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Stepwise Simulation of 3,5-Dihydro-5-methylidene-4H-imidazol-4-one (MIO) Biogenesis in Histidine Ammonia-lyase

Sánchez-Murcia, Pedro A., Bueren-Calabuig, Juan A., Camacho-Artacho, Marta, Cortés-Cabrera, Álvaro, Gago, Federico
Biochemistry 2016 v.55 no.41 pp. 5854-5864
Pseudomonas putida, biogenesis, dehydrogenation, fluorescent dyes, green fluorescent protein, histidine ammonia-lyase, hydrogen bonding, molecular dynamics, oxygen, quantum mechanics, serine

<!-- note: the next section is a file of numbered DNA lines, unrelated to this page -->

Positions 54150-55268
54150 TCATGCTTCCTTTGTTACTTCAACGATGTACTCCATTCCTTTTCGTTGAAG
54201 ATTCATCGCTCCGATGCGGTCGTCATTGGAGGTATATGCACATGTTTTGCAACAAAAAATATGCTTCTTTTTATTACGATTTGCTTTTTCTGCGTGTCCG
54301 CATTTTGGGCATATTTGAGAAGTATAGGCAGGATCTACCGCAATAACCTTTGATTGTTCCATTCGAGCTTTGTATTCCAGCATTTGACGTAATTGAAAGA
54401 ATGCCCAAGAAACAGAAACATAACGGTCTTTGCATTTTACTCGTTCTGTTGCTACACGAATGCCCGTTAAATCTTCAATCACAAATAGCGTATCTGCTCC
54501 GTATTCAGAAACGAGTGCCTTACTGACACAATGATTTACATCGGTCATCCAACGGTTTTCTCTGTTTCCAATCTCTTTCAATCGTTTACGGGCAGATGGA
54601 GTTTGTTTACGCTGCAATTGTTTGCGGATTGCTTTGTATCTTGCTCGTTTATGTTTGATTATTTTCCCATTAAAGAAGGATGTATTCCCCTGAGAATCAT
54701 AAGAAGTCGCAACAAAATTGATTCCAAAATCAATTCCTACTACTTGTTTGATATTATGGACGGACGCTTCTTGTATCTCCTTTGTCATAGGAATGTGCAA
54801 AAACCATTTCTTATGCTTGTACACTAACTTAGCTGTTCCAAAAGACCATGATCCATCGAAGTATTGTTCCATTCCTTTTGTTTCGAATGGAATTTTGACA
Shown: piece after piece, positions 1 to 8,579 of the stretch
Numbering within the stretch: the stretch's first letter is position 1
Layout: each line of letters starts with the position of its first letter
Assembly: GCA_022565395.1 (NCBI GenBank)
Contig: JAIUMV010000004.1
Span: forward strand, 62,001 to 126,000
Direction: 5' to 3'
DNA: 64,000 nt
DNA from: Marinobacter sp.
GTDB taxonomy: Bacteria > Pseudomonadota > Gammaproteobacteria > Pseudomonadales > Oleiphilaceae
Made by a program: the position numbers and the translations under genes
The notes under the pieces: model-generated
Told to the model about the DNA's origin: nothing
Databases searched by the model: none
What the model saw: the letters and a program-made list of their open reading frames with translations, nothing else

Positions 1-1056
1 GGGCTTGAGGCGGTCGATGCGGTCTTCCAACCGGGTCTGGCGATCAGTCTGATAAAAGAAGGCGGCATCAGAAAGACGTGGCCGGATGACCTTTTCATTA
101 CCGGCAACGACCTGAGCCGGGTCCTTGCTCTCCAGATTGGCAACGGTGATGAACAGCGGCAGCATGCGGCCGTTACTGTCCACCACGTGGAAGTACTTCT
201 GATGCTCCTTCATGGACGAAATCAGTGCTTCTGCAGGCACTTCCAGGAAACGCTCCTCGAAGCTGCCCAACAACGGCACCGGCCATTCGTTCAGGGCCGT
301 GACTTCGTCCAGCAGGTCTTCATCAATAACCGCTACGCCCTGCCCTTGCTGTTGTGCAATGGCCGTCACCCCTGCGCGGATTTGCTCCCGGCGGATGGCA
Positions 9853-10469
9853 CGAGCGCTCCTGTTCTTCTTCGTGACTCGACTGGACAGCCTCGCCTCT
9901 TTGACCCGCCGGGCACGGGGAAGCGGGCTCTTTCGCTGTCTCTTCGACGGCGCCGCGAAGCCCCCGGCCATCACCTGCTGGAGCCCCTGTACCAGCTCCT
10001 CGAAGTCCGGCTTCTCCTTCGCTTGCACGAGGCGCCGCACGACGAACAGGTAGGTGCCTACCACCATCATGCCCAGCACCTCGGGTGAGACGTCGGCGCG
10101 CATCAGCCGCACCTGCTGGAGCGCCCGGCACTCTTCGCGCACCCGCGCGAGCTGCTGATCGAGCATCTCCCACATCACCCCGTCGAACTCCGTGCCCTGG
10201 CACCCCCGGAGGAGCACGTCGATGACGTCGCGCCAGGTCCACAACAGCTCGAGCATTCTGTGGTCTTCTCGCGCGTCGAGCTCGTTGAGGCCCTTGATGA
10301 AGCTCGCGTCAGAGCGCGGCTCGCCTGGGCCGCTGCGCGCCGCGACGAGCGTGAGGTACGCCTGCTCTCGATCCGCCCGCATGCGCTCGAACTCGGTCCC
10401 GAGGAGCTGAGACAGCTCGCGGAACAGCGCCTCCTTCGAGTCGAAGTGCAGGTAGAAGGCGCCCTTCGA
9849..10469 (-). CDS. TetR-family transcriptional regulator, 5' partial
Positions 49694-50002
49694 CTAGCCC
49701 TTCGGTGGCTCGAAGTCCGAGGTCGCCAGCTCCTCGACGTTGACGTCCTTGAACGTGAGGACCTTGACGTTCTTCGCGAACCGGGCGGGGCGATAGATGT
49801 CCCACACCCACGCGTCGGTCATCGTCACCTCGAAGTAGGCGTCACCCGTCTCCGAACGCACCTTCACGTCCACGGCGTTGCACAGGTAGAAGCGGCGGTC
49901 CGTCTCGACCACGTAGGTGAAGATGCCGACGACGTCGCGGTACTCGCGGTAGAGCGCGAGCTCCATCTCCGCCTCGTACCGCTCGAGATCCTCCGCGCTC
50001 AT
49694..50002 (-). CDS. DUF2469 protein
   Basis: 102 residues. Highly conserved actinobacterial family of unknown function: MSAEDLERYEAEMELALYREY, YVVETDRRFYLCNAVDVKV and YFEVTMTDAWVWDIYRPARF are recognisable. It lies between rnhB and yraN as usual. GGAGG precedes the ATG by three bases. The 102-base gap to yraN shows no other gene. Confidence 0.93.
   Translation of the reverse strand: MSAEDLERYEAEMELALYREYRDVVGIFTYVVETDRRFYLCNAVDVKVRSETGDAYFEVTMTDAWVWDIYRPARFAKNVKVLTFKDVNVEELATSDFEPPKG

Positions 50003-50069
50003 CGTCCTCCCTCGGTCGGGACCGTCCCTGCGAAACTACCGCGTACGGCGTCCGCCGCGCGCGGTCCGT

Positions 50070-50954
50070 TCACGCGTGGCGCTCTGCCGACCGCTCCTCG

A 3,5-dihydro-5-methylidene-4H-imidazol-4-one (MIO) electrophilic moiety is post-translationally and autocatalytically generated in homotetrameric histidine ammonia-lyase (HAL) and other enzymes containing the tripeptide Ala-Ser-Gly in a suitably positioned loop. The backbone cyclization step is identical to that taking place during fluorophore formation in green fluorescent protein from the tripeptide Ser-Tyr-Gly, but dehydration, rather than dehydrogenation by molecular oxygen, is the reaction that gives rise to the mature MIO ring system. To gain additional insight into this unique process and shed light on some still unresolved issues, we have made use of extensive molecular dynamics simulations and hybrid quantum mechanics/molecular mechanics calculations implementing the self-consistent charge density functional tight-binding method on a fully solvated tetramer of Pseudomonas putida HAL. Our results strongly support the idea that mechanical compression of the reacting loop by neighboring protein residues in the precursor state is absolutely required to prevent formation of inhibitory main-chain hydrogen bonds and to enforce proper alignment of donor and acceptor orbitals for bond creation. The consideration of the protein environment in our computations shows that water molecules, which have been mostly neglected in previous theoretical work, play a highly relevant role in the reaction mechanism and, more importantly, that backbone cyclization resulting from the nucleophilic attack of the Gly amide lone pair on the π* orbital of the Ala carbonyl precedes side-chain dehydration of the central serine.